it should come into use again as
signifying rule as the constitution
provides, not as one man thinks.
The Baltimore platform declares
in favor of "exemption from tolls of
American ships engaged in coastwise
trade passing through the I'anama
canal." Before his first year in of
fice had expired Mr. Wilson de
manded that congress repeal the law
to that effect, giving mysterious
reasons connected with foreign rela
tions, the nature of which he has
not revealed. He drove that measure
through congress against the oppo
sition of many members of his own
party, who were not yet as submis
sive as they later became.
The platform declared in favor of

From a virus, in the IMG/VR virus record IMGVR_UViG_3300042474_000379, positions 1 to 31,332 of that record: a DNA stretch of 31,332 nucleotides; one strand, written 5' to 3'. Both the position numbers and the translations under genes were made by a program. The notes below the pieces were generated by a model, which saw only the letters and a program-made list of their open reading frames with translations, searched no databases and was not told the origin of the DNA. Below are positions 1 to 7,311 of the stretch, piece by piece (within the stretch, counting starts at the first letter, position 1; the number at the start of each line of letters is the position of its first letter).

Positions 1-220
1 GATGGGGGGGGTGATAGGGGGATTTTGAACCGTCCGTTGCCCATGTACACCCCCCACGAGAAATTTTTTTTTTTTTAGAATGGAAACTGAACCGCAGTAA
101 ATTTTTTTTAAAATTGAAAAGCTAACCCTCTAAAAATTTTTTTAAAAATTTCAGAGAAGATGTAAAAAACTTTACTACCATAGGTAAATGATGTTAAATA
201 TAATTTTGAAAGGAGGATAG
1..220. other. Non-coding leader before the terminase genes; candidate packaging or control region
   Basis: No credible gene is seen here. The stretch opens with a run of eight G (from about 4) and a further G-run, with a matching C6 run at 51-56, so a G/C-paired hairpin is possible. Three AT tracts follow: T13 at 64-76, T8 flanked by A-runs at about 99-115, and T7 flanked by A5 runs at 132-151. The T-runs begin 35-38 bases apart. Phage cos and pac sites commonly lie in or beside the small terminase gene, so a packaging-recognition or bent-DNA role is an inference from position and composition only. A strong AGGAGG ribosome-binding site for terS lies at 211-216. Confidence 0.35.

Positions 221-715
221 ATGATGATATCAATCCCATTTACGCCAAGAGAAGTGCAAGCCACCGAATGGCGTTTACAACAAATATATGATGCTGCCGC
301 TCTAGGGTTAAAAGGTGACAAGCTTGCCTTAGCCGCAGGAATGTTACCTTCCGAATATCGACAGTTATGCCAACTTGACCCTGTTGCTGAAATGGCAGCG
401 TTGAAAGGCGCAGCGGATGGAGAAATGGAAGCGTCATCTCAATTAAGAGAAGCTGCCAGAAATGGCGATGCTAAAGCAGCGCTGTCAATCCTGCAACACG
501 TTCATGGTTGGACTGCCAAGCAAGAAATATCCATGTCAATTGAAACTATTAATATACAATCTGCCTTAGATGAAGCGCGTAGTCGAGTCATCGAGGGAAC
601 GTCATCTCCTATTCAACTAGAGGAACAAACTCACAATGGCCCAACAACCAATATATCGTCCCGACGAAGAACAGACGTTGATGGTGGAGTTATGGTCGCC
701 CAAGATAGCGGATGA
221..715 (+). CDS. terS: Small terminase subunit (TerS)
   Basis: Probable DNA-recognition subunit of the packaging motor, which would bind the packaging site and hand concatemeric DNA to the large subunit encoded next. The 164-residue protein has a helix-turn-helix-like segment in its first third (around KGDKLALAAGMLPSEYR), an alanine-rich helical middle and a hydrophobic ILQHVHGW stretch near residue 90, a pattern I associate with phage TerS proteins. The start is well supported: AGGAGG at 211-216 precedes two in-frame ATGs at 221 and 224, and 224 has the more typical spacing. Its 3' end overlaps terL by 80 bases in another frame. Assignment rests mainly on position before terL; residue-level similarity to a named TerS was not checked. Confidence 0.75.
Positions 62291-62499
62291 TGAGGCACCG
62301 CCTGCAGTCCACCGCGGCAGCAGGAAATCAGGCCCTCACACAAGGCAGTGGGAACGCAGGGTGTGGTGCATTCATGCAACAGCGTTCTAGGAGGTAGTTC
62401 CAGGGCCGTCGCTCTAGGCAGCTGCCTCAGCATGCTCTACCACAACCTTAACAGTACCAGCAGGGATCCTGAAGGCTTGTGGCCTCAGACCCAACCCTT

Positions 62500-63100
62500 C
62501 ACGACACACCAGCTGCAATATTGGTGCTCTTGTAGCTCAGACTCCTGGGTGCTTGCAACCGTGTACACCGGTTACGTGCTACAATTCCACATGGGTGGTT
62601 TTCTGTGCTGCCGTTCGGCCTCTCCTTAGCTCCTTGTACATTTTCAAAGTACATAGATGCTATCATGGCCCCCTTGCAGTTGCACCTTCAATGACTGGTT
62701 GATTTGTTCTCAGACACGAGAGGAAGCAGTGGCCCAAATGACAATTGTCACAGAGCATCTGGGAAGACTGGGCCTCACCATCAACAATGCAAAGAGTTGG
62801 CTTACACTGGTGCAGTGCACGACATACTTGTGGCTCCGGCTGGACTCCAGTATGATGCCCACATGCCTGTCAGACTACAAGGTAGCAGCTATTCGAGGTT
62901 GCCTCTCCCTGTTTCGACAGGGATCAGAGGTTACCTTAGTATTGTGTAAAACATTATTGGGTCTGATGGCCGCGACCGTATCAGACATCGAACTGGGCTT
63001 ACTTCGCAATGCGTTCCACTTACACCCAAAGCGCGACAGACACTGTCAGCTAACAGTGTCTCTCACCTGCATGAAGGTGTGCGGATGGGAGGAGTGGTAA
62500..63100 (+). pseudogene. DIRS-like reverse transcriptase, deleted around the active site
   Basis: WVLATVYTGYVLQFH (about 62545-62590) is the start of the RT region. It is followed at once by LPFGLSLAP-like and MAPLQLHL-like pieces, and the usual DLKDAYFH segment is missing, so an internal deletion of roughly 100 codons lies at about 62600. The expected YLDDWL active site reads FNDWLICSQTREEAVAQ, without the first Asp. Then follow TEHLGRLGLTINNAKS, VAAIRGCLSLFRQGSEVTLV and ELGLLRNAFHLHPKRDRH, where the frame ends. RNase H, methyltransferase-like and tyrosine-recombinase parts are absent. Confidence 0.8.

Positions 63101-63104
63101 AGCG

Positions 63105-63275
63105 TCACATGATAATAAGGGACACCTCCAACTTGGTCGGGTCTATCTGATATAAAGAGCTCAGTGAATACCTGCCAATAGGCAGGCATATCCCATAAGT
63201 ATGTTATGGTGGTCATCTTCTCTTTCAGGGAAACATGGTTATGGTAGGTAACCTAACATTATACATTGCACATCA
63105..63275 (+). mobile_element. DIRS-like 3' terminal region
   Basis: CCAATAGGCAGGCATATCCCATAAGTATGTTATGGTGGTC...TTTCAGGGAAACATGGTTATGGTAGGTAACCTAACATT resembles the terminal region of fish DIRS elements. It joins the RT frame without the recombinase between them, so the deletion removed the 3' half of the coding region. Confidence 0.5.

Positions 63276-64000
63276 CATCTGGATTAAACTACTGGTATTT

presidential primaries. Mr. Wilson
caused a bill establishing them to be
smothered in a house committee.
A single presidential term and a
constitutional amendment making
the president ineligible for re-election
were advocated by the platform,
which added:
We pledge the candidate of this conten
tion to this principle.
Before his inauguration Mr. Wil
son wrote a letter intimating that he
did not consider this pledge binding.
He was openly a candidate for re
election in 1916, was nominated and
This elementary principle is de
clared in the platform:
Kvory American citizen residing or hav
lni: prnpertj jn any foreign country is en
tilled to :ind must he given the full pro-t'-i-tUm
of the I'nited States government,
both for himself and his property.
Americans were murdered and
plundered in Mexico, but in August,
19 IS, Mr. Wilson announced the
policy of "watchful waiting" as to
that country and obstinately adhered
to it, except when he sent the fleet